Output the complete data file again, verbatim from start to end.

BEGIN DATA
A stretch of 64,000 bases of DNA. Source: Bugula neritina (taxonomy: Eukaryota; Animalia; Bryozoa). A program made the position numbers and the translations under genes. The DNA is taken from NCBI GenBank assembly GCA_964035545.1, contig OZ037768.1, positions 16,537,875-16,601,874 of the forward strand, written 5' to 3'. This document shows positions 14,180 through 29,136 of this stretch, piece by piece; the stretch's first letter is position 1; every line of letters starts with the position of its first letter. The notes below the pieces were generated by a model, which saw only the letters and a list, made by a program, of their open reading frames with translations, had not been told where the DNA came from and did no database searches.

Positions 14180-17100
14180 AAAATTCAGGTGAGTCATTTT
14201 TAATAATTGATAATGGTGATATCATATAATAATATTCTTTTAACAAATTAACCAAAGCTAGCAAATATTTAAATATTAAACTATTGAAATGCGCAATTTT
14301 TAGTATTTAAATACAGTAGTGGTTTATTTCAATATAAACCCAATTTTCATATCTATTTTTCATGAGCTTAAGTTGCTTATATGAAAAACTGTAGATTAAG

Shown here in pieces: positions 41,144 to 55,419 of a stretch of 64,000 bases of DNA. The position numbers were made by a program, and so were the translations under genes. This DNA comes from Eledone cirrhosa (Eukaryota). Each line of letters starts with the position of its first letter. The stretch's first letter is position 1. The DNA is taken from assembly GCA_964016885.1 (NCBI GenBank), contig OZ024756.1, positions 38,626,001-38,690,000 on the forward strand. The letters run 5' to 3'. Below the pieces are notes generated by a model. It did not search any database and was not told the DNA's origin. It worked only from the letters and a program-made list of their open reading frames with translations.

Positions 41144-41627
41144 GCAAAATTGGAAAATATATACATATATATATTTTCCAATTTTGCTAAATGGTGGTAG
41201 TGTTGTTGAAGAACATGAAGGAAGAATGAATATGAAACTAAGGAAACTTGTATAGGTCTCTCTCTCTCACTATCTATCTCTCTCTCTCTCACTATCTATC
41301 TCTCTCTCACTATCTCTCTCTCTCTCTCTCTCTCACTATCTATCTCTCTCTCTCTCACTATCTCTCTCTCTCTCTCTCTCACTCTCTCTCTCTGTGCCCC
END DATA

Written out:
A stretch of 64,000 bases of DNA. Source: Bugula neritina (taxonomy: Eukaryota; Animalia; Bryozoa). A program made the position numbers and the translations under genes. The DNA is taken from NCBI GenBank assembly GCA_964035545.1, contig OZ037768.1, positions 16,537,875-16,601,874 of the forward strand, written 5' to 3'. This document shows positions 14,180 through 29,136 of this stretch, piece by piece; the stretch's first letter is position 1; every line of letters starts with the position of its first letter. The notes below the pieces were generated by a model, which saw only the letters and a list, made by a program, of their open reading frames with translations, had not been told where the DNA came from and did no database searches.

Positions 14180-17100
14180 AAAATTCAGGTGAGTCATTTT
14201 TAATAATTGATAATGGTGATATCATATAATAATATTCTTTTAACAAATTAACCAAAGCTAGCAAATATTTAAATATTAAACTATTGAAATGCGCAATTTT
14301 TAGTATTTAAATACAGTAGTGGTTTATTTCAATATAAACCCAATTTTCATATCTATTTTTCATGAGCTTAAGTTGCTTATATGAAAAACTGTAGATTAAG

Shown here in pieces: positions 41,144 to 55,419 of a stretch of 64,000 bases of DNA. The position numbers were made by a program, and so were the translations under genes. This DNA comes from Eledone cirrhosa (Eukaryota). Each line of letters starts with the position of its first letter. The stretch's first letter is position 1. The DNA is taken from assembly GCA_964016885.1 (NCBI GenBank), contig OZ024756.1, positions 38,626,001-38,690,000 on the forward strand. The letters run 5' to 3'. Below the pieces are notes generated by a model. It did not search any database and was not told the DNA's origin. It worked only from the letters and a program-made list of their open reading frames with translations.

Positions 41144-41627
41144 GCAAAATTGGAAAATATATACATATATATATTTTCCAATTTTGCTAAATGGTGGTAG
41201 TGTTGTTGAAGAACATGAAGGAAGAATGAATATGAAACTAAGGAAACTTGTATAGGTCTCTCTCTCTCACTATCTATCTCTCTCTCTCTCACTATCTATC
41301 TCTCTCTCACTATCTCTCTCTCTCTCTCTCTCTCACTATCTATCTCTCTCTCTCTCACTATCTCTCTCTCTCTCTCTCTCACTCTCTCTCTCTGTGCCCC